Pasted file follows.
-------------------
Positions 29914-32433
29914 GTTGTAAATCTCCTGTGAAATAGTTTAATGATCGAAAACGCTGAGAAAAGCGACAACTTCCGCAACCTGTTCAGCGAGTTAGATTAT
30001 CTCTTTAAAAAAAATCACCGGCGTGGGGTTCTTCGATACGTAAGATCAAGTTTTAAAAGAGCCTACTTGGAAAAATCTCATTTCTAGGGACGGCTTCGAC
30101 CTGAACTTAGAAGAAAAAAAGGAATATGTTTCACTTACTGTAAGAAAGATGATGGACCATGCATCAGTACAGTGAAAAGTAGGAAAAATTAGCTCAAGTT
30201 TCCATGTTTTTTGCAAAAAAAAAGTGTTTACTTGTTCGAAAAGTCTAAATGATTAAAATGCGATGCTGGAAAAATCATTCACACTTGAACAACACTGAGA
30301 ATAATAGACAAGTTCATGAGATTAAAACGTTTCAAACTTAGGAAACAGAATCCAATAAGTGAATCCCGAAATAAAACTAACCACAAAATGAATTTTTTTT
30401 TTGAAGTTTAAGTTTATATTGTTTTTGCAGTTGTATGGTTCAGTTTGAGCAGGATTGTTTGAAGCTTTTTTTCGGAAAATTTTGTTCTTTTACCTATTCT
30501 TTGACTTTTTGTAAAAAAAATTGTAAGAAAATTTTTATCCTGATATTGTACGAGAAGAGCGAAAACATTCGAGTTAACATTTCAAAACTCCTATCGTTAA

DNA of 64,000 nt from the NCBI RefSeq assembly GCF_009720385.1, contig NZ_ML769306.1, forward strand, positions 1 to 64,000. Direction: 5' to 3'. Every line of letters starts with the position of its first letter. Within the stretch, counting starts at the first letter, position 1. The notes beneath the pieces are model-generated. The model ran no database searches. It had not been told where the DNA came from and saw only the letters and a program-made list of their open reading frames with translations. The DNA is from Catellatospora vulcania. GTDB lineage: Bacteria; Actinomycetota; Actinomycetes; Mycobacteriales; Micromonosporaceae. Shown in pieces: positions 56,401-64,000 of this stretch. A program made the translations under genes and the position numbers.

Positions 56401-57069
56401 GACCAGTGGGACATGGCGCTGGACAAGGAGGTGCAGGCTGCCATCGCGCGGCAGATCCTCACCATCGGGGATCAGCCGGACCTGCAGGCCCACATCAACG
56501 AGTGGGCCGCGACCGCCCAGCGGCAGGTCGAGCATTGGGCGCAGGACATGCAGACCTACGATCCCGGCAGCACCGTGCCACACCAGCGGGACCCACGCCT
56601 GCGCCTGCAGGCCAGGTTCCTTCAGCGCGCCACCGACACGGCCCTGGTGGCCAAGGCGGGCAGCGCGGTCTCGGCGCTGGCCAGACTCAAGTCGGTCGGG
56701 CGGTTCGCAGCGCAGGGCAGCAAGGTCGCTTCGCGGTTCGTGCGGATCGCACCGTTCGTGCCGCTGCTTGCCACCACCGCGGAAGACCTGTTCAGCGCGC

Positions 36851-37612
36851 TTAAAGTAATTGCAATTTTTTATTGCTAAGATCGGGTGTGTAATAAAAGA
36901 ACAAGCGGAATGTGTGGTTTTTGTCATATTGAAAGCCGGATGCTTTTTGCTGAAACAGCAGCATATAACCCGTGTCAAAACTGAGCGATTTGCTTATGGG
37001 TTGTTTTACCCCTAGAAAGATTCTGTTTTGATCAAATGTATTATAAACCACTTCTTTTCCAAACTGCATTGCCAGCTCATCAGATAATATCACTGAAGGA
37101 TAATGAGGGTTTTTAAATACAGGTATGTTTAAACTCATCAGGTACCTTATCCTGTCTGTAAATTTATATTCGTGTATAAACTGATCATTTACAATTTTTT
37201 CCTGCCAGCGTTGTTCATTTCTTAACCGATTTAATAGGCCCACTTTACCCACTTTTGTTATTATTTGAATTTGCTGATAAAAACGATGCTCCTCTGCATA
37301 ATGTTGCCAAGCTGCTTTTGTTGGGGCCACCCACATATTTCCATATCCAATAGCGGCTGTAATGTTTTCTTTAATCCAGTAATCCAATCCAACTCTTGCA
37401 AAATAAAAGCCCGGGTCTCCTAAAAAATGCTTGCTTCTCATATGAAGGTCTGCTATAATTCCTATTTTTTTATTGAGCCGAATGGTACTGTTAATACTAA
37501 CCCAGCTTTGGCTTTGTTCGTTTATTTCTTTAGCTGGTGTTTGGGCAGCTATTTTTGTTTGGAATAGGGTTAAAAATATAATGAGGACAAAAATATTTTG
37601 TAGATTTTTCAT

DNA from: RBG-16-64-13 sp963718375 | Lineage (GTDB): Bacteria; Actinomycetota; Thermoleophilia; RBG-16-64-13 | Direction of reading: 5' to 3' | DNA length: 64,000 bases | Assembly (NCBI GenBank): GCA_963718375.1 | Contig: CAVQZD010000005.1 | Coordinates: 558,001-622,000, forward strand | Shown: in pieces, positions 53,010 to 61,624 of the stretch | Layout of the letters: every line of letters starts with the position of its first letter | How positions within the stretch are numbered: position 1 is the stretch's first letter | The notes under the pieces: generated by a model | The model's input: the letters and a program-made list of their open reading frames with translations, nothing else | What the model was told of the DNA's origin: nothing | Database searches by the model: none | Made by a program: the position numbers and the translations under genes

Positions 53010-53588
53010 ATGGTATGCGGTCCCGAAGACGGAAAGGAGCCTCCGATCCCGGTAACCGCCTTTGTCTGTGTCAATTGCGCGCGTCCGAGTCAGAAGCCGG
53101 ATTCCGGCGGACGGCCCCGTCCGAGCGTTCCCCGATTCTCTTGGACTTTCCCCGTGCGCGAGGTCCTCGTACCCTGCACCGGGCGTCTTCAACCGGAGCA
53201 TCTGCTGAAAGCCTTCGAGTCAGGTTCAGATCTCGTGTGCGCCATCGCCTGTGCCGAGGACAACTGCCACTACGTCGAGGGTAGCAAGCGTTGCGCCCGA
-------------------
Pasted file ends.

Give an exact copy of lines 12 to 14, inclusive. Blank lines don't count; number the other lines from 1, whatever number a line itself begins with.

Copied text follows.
56501 AGTGGGCCGCGACCGCCCAGCGGCAGGTCGAGCATTGGGCGCAGGACATGCAGACCTACGATCCCGGCAGCACCGTGCCACACCAGCGGGACCCACGCCT
56601 GCGCCTGCAGGCCAGGTTCCTTCAGCGCGCCACCGACACGGCCCTGGTGGCCAAGGCGGGCAGCGCGGTCTCGGCGCTGGCCAGACTCAAGTCGGTCGGG
56701 CGGTTCGCAGCGCAGGGCAGCAAGGTCGCTTCGCGGTTCGTGCGGATCGCACCGTTCGTGCCGCTGCTTGCCACCACCGCGGAAGACCTGTTCAGCGCGC